Texting While Driving Ban Becomes Official
CHICAGO (AP) -- College student Juan Ibarra hopes a new Illinois law banning text messaging while driving will help him kick the dangerous habit.
"I know I should not do it," said Ibarra, 24, a Northeastern Illinois University senior.
Illinois Gov. Pat Quinn was at the college Thursday to sign the law that bans motorists from texting or reading e-mail while they're moving.
Drivers can check and send messages if they pull over to the side of the road, their car is in park or neutral or if they're at a standstill in traffic, such as at a train crossing.
The law goes into effect Jan. 1.
"We all know we live in a fast-paced world. We're all busy, a lot of times maybe we get too busy and we get too distracted and distracted driving can cause a safety threat to many innocent people in our society and in our state," Quinn said.
Quinn also signed another bill making it illegal to use a cell phone without a handsfree device in school speed zones and highway construction zones.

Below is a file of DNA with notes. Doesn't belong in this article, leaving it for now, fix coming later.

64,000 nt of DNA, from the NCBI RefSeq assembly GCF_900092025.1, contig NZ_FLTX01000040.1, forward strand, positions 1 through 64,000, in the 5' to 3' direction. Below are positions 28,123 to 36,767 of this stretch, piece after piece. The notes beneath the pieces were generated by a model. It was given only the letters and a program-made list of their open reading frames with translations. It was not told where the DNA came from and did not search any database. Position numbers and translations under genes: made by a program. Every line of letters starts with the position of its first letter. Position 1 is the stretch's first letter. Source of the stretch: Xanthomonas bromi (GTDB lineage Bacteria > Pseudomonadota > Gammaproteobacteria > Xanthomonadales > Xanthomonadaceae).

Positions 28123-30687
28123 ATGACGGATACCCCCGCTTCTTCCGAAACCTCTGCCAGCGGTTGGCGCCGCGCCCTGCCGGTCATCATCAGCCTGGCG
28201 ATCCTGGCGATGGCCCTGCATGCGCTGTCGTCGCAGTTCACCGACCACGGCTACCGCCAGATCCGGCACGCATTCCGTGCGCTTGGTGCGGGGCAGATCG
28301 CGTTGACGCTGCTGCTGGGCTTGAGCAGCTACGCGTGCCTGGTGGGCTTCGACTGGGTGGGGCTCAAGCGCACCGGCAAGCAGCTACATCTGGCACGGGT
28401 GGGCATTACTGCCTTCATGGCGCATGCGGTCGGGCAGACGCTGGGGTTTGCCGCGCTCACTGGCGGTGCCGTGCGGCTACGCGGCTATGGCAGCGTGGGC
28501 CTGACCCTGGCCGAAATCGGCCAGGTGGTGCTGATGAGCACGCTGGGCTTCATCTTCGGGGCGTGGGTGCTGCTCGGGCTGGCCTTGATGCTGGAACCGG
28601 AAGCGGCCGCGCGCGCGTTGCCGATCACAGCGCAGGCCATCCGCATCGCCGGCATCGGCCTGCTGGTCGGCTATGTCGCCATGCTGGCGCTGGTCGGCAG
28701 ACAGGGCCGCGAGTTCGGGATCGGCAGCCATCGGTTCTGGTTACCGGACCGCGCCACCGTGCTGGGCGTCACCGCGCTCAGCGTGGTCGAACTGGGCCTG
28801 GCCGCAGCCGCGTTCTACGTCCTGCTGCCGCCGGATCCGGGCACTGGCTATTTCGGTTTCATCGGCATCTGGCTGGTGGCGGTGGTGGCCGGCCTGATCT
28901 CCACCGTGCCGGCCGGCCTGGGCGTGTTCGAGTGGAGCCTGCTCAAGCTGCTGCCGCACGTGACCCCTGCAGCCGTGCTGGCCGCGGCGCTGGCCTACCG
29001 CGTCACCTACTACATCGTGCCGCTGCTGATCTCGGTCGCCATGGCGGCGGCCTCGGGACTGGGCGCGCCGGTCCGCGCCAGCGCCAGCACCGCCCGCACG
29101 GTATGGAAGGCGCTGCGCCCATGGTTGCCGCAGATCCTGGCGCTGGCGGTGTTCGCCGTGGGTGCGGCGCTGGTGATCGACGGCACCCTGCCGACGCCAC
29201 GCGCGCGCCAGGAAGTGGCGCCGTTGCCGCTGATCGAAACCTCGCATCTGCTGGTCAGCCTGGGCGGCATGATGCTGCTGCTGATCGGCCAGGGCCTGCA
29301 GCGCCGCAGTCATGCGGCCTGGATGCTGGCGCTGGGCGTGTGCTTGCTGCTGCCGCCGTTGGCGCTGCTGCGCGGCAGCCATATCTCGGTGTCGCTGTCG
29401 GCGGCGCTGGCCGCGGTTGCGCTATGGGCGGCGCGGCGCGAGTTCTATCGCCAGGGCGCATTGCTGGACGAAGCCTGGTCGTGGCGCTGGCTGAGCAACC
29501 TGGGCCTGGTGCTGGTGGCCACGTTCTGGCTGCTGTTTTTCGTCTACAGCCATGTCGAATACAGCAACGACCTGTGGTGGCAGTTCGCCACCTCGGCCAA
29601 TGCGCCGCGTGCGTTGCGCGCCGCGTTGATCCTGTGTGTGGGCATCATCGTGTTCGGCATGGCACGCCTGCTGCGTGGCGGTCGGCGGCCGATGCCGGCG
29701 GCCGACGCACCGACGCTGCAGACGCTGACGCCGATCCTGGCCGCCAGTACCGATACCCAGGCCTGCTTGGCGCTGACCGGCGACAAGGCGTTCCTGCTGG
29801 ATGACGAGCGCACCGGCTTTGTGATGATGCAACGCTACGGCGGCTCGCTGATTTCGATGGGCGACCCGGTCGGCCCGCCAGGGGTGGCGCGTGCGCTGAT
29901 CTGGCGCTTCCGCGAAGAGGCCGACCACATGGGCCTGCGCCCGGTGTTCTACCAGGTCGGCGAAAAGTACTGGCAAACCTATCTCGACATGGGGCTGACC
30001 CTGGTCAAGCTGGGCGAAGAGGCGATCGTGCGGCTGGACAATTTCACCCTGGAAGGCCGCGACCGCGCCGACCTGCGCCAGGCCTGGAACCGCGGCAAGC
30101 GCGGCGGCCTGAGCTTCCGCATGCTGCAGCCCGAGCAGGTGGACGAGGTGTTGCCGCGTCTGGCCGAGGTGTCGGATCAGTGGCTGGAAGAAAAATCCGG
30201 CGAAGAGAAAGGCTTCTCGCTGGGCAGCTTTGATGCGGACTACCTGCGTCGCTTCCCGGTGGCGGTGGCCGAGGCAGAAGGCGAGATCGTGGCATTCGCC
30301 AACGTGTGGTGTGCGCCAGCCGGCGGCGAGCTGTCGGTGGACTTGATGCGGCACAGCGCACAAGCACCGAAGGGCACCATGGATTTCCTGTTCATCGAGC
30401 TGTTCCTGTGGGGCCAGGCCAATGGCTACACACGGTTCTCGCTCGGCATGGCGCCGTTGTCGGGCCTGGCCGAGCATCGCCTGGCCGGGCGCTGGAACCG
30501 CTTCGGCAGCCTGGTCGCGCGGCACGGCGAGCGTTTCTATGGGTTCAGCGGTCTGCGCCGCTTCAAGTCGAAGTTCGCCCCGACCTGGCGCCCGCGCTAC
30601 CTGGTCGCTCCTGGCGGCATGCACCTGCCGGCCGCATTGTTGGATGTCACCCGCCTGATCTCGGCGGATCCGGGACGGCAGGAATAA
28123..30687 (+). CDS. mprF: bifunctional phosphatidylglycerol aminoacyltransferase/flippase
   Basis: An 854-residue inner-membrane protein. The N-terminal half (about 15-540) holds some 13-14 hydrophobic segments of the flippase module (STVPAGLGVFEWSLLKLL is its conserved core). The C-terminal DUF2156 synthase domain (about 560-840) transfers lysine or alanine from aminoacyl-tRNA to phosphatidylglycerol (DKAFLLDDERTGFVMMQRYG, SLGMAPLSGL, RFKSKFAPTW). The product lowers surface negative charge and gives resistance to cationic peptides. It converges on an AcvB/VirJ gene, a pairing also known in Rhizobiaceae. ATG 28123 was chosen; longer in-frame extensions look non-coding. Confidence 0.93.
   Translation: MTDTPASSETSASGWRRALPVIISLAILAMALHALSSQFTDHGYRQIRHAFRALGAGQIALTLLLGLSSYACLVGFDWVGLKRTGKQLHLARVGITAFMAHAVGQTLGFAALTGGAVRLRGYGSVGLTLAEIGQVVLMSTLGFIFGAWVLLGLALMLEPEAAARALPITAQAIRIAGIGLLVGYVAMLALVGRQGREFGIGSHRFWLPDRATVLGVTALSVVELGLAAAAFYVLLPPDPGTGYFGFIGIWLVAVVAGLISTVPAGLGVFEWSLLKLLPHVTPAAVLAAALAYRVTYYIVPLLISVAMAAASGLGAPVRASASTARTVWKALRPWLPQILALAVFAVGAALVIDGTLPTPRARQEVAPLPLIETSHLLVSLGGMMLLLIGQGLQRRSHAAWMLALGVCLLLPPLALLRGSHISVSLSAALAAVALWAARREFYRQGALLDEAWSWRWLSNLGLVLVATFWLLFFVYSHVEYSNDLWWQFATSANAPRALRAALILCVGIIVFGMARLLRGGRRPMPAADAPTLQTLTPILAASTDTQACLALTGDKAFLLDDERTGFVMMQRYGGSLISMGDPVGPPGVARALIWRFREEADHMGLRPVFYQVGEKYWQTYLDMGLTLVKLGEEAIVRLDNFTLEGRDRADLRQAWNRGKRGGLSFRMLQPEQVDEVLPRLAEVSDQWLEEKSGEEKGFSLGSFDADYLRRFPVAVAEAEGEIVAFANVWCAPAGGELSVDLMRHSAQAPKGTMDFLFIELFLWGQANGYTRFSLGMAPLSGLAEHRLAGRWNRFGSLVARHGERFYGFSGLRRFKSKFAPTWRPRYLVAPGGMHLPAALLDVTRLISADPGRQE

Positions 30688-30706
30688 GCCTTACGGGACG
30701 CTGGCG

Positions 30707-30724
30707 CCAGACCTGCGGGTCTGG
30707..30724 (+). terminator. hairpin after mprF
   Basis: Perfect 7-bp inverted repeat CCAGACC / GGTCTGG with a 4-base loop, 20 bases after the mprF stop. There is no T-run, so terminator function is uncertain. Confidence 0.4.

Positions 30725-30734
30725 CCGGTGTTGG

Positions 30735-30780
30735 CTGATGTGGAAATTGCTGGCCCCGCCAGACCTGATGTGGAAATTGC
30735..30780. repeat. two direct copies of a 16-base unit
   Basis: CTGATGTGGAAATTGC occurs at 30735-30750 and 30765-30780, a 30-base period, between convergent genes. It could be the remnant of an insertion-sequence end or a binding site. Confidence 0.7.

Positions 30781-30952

Because of the safety threat posed by distracted driving, at least 14 states and the District of Columbia have passed laws making it illegal to text and drive.
In Illinois, fines for this level of traffic violation typically start at $75 and go up to $150 but a judge can bump that up, according to Secretary of State Jesse White's office.
"It's a violation of all laws of human decency for you to get behind the wheel of an automobile and try to get from one point to the other without your eyes being on the road," White said.
The law doesn't prevent drivers from reading directions on a navigation system.
College student Cesar Miranda will have to change his driving and texting habits because of the new law.
Miranda, a Northeastern Illinois junior, had been careful to limit his texting to only when stopped at red lights, but that won't be legal anymore.
"Anything that ... saves peoples' lives, it's good," he said.